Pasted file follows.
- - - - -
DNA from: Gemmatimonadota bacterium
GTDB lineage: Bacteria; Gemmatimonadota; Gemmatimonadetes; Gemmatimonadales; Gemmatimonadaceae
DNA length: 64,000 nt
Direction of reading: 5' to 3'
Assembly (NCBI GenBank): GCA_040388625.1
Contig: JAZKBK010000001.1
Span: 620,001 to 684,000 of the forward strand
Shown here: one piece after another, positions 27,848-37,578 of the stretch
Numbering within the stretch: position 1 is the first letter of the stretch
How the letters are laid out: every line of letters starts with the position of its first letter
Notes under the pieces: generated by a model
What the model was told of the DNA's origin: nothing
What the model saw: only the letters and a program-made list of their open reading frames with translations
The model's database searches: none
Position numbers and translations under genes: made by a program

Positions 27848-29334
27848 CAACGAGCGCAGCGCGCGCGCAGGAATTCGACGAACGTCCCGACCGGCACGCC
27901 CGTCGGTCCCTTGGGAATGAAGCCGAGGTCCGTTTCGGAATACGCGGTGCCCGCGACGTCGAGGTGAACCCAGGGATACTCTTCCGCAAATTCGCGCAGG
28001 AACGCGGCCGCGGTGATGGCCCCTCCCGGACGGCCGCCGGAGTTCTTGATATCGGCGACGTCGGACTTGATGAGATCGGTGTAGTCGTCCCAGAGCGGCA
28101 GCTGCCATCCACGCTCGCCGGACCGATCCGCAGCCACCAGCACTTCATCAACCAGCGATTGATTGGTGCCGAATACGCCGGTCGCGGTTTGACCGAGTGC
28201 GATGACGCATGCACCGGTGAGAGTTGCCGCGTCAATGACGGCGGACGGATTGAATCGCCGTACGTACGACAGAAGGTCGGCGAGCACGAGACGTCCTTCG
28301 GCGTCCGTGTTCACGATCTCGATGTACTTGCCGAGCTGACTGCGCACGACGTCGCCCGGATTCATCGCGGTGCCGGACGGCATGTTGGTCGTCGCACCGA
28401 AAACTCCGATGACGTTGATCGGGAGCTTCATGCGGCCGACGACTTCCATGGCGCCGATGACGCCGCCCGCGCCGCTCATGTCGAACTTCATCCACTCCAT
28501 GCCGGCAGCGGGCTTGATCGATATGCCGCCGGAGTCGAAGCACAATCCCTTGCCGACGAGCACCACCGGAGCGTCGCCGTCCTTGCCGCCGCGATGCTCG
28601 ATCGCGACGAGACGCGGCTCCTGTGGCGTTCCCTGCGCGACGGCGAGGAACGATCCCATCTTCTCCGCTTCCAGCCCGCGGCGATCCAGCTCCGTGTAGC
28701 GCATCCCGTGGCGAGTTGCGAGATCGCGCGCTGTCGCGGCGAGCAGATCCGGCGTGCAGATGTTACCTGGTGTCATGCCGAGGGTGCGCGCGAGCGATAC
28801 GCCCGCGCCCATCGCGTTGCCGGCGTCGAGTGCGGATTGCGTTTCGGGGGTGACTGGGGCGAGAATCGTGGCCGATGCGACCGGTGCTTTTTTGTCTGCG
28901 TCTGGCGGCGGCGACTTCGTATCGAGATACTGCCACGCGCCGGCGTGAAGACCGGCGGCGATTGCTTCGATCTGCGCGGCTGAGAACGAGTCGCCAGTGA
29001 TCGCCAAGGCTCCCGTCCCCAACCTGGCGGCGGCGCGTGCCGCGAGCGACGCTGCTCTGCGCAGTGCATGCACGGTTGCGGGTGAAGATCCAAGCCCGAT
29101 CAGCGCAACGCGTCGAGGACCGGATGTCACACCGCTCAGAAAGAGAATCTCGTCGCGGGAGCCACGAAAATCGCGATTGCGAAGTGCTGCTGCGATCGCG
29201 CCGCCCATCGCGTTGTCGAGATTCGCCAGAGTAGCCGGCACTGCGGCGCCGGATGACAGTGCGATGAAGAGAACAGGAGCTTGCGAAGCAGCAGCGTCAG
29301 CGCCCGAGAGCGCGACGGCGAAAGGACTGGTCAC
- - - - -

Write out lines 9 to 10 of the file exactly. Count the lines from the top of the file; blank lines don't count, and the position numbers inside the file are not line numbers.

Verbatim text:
Numbering within the stretch: position 1 is the first letter of the stretch
How the letters are laid out: every line of letters starts with the position of its first letter